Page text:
The unsettling tropes are here: is Ted on his meds and why does he need duct tape? Yet for all the deliberate echoes of Psycho and The Shining, Ward’s ambition is closer to William Faulkner’s The Sound and the Fury. The reader is in her hands but never feels manipulated — this is horror with integrity. Revelations are not exploited merely to shock but to let us see what is really going on. Dee, the sister of the girl who vanished, moves in next to Ted to spy on him but she may be barking up the wrong, bone-white tree.
Dee moves into the house next door to Ted, who she believes murdered her sister some years earlier. Ted lives with his daughter Lauren and cat Olivia, and the story unfurls from the viewpoint of all four characters, including the cat. The book sits in that twilight margin between psychological thriller and Gothic horror, with Ward, twice the recipient of the August Derleth Award, beautifully wrongfooting the reader every step of the way.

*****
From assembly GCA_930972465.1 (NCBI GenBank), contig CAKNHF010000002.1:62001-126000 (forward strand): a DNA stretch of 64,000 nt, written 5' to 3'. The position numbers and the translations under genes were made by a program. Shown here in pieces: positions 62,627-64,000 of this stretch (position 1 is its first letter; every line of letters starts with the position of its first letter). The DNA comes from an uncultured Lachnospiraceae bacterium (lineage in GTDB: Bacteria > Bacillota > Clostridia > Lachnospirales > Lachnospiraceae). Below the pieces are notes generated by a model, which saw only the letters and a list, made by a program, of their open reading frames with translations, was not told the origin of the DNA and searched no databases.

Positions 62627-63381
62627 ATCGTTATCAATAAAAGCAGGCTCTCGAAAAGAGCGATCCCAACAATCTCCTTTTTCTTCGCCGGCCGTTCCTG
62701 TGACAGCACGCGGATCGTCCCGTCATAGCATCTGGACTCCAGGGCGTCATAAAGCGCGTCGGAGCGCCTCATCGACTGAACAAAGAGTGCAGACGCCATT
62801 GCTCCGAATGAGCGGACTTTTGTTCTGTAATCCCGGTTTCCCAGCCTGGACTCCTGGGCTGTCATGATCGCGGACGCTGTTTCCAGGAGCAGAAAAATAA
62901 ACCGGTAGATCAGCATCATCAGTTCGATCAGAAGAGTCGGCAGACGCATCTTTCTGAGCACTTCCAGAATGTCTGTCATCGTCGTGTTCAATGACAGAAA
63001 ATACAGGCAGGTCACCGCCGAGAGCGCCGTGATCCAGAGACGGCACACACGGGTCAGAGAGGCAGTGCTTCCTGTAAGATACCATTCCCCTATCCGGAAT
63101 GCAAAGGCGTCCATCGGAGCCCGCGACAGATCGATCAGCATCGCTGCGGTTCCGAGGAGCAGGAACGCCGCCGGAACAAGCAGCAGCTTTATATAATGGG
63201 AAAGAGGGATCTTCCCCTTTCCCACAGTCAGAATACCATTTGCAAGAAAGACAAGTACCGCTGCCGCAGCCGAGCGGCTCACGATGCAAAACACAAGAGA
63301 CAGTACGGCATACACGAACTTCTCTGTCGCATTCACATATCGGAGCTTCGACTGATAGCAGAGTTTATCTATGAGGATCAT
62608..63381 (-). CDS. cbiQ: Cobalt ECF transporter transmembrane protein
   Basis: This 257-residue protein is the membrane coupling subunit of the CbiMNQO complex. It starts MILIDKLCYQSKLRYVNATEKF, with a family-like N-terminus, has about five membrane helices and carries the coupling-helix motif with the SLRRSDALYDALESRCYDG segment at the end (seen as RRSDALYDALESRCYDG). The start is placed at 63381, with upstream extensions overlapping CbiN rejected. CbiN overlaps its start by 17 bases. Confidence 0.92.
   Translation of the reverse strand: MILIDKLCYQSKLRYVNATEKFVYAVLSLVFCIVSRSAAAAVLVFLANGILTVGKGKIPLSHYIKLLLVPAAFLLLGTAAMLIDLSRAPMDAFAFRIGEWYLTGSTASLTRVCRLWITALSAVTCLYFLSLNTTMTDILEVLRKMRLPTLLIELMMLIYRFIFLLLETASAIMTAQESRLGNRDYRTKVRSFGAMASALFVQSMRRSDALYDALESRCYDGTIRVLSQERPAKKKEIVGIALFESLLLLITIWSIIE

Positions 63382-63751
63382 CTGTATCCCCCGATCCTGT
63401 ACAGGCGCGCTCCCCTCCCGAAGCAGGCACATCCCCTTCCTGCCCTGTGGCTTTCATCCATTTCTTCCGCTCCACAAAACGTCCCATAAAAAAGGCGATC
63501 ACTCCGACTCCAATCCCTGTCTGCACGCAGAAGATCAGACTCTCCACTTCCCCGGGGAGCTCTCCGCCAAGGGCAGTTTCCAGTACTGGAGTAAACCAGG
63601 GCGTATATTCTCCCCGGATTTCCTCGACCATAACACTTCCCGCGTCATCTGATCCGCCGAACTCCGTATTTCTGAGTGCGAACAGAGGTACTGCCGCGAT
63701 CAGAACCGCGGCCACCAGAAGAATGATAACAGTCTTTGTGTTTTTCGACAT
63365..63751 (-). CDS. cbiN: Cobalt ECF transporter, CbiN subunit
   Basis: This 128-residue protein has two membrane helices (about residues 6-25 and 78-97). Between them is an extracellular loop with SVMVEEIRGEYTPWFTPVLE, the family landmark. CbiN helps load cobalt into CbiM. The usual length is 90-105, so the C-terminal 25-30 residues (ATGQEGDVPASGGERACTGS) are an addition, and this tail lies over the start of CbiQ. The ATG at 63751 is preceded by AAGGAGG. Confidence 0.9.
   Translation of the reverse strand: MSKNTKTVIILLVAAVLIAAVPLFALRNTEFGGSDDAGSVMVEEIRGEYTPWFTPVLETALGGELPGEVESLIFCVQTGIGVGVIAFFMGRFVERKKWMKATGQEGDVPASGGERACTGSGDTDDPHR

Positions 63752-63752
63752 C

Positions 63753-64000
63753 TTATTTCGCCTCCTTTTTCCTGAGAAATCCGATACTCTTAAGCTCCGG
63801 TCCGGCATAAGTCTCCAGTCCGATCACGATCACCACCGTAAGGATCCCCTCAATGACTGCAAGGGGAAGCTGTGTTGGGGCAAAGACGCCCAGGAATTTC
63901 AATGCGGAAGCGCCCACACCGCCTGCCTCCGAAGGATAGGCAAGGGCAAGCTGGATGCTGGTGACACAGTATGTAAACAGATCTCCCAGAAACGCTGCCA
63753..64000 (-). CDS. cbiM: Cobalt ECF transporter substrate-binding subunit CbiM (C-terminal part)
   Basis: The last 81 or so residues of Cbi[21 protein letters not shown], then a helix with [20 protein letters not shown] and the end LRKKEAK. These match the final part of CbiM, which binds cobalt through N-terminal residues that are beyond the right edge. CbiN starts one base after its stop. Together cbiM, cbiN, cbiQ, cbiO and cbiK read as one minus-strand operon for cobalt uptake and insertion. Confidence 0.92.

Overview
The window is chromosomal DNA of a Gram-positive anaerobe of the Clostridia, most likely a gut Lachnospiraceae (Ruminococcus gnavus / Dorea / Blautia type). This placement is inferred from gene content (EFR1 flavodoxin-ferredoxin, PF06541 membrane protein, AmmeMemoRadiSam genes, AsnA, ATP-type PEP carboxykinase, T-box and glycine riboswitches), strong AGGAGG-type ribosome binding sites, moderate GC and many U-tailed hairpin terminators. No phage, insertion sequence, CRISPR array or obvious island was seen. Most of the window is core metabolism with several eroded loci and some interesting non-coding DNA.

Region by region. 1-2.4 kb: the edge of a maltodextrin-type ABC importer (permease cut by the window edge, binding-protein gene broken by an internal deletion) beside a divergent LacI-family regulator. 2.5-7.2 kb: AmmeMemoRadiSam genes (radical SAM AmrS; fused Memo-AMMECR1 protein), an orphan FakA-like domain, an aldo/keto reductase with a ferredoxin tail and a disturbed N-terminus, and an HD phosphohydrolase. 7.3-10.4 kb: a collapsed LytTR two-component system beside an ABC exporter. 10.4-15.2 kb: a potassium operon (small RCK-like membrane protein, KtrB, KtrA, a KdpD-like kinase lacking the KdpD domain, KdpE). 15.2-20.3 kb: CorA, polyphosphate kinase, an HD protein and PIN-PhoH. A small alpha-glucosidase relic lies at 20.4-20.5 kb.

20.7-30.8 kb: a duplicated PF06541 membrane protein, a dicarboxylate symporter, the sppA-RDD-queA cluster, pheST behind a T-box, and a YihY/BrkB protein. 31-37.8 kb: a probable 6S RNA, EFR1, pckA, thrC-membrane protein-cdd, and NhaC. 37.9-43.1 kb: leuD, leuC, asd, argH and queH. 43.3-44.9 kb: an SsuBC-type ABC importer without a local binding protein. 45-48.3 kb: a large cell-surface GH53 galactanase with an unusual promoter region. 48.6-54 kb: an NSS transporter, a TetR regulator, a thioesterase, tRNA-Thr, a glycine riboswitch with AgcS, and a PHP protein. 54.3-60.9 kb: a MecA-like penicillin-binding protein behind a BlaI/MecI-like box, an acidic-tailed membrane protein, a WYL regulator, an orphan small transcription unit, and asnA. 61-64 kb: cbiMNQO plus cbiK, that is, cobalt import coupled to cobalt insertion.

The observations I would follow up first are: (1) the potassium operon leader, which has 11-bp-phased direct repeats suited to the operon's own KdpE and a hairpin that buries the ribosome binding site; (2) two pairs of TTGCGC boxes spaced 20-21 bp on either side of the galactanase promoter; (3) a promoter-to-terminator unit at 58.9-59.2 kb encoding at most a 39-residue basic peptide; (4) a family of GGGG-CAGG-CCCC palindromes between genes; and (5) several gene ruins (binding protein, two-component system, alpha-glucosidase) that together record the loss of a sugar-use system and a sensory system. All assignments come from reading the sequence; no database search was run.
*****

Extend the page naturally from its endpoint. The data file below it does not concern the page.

Catriona Ward’s The Last House on Needless Street, which opens 11 years after a little girl vanishes on a family trip to a lake, comes emblazoned with glowing – and much-deserved – praise from her fellow authors: Stephen King, no less, calls it the most exciting novel since Gone Girl, and “a true nerve-shredder”. It is the story of a child whose life was stolen, of Ted, the man who may or may not have done it, and of Dee, the sister out for revenge. That might make The Last House on Needless Street sound straightforward – it’s not. This is the most gloriously complex, shifting story, deeply disturbing yet also, somehow, heartwarming.